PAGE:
A massive fire is burning in Siskiyou County, blowing smoke across Northern Calif. The Klamath National Forest Service reports nearly a dozen fires burning in the region and another pair in the Six Rivers National Forest. The largest is the McKinney Fire which has already burned nearly 52,500 acres–it is 0% contained. The fire just started Friday. It triggered evacuations in the region of 2,000 residents. News reporters in the area say some residents were trying to get down Highway 96 as their homes burned behind them. Kym Kemp reports several homes and structures have burned along with vehicles. There was an RV park off the highway near Klamath River, west of Yreka. This is the biggest fire in California this year…so far.

US Senator Dianne Feinstein has reportedly introduced a bill that will help wildfire victims and their families. It’s co-sponsored by her partner from Calif. Senator Alex Padilla, along with Colorado Senator John Hickenlooper. A companion bill was introduced in the house in March by Congressman Mike Thompson to protect those impacted by fires, potentially instigated by PG&E equipment. After the utility company was found guilty of negligence for fires in 2015, 2017 and 2018, PG&E had to set aside a trust with $13 billion dollars for payments to wildfire survivors. But thousands say they’re owed more or other payments as part of their settlements. The bill aims to get rid of associated taxes, which can be considered income. And they can deduct their lawyer’s fees too, if this passes.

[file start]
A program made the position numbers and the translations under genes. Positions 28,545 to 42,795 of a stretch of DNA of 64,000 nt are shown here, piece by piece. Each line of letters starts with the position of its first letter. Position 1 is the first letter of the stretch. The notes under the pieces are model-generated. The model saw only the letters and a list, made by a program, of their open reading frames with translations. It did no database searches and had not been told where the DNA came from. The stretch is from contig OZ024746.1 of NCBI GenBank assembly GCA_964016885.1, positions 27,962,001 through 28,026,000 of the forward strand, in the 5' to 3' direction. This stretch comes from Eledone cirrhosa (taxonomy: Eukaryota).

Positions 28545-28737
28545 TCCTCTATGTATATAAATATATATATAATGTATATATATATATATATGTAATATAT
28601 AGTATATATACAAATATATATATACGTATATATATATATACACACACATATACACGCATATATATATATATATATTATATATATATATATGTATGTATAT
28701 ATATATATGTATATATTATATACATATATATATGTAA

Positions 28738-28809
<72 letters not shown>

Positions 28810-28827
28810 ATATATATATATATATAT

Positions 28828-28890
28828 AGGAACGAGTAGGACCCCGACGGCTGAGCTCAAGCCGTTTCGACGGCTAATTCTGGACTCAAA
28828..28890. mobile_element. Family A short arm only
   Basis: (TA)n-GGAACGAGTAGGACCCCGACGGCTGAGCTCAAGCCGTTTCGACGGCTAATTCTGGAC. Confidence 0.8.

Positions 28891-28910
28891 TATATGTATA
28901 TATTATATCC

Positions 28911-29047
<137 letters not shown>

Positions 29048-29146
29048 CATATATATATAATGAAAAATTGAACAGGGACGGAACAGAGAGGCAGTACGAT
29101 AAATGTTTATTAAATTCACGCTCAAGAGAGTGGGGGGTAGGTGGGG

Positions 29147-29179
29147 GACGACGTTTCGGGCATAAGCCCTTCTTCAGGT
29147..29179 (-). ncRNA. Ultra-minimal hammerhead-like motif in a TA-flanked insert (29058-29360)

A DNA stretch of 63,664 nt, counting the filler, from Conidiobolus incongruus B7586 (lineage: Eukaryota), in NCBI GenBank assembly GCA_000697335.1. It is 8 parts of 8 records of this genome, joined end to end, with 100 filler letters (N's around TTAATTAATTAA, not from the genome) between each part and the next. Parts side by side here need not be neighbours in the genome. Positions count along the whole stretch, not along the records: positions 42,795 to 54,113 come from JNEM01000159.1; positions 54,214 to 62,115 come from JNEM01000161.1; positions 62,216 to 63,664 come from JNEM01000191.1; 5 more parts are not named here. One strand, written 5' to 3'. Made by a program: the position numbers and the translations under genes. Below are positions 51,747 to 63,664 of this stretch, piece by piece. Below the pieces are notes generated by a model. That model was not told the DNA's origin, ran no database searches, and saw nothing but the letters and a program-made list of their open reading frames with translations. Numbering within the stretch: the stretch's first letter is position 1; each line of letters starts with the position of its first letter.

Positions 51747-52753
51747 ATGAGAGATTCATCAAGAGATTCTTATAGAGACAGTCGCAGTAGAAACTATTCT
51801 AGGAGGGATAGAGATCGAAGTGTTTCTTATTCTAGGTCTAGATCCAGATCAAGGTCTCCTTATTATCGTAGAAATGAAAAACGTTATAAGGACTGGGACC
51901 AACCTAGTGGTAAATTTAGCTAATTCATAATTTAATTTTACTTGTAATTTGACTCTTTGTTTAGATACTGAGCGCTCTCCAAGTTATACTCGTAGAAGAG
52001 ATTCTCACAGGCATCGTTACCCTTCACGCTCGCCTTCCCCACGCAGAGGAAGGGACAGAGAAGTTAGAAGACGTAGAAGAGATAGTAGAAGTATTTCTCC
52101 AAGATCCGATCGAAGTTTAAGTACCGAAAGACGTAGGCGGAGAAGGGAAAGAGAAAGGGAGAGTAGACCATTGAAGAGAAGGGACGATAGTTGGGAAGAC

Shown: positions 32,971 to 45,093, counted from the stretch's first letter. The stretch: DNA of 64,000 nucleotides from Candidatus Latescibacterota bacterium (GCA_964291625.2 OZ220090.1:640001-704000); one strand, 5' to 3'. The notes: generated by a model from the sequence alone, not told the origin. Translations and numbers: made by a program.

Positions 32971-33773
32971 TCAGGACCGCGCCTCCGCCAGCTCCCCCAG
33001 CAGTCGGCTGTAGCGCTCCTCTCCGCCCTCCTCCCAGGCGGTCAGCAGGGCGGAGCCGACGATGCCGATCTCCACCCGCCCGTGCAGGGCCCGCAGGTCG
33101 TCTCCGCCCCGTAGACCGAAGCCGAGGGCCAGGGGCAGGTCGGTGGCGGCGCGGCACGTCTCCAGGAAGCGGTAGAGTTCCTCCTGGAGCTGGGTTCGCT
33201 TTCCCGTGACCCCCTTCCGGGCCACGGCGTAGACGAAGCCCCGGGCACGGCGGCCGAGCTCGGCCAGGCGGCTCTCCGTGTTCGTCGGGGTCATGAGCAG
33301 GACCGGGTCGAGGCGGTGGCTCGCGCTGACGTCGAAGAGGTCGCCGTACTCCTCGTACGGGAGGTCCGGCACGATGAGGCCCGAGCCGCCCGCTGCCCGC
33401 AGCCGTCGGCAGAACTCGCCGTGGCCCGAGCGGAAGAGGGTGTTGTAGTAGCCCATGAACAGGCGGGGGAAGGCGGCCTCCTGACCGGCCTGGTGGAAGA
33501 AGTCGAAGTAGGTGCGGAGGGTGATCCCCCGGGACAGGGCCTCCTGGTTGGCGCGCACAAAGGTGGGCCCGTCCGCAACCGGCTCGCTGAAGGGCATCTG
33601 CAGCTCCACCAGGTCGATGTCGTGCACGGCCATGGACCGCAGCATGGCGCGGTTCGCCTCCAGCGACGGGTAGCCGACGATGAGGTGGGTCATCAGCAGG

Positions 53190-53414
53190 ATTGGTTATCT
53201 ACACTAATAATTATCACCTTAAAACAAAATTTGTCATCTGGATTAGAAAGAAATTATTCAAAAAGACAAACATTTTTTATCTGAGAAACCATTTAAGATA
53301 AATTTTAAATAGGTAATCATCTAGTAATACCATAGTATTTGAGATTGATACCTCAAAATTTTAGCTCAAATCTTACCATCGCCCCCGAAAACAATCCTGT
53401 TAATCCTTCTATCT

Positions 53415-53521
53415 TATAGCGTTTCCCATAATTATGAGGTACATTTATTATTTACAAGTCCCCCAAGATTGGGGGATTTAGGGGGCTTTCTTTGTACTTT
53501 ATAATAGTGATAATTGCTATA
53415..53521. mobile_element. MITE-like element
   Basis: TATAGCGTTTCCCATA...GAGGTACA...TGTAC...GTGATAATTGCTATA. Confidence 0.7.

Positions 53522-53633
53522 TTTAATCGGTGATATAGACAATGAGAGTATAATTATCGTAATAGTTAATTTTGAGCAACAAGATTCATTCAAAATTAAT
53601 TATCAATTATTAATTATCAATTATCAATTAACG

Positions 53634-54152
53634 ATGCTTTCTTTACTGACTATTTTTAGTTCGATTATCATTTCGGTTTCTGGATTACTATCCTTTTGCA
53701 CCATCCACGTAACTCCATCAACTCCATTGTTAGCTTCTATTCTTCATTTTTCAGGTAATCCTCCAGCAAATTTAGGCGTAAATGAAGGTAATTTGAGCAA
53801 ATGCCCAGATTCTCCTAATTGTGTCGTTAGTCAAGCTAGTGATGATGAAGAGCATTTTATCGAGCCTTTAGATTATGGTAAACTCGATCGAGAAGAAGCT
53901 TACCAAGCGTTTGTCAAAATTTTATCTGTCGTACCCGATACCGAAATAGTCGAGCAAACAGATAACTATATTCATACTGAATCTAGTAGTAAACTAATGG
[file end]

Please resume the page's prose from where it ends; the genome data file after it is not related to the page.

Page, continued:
Tis’ the season… For the Civil Grand Jury reports. This one in Lake County. And it’s about abandoned vehicles. The jury calling them a blight. But also admitting it’s expensive to get rid of them because the vehicle registration fees the county is collecting don’t cover the cost for abatement. Some of the other findings in the report say all Code Enforcement agencies are dealing with staffing issues or just taking on other more urgent, investigative and enforcement responsibilities at the moment. The report is titled “Persistent Blight on the Landscape: Abandoned Vehicles in Lake County”. The report recommended there be two full time Code Enforcement officers for abandoned vehicle abatement, and to have the Clearlake Police Department dedicate a Code Enforcement officer full-time too.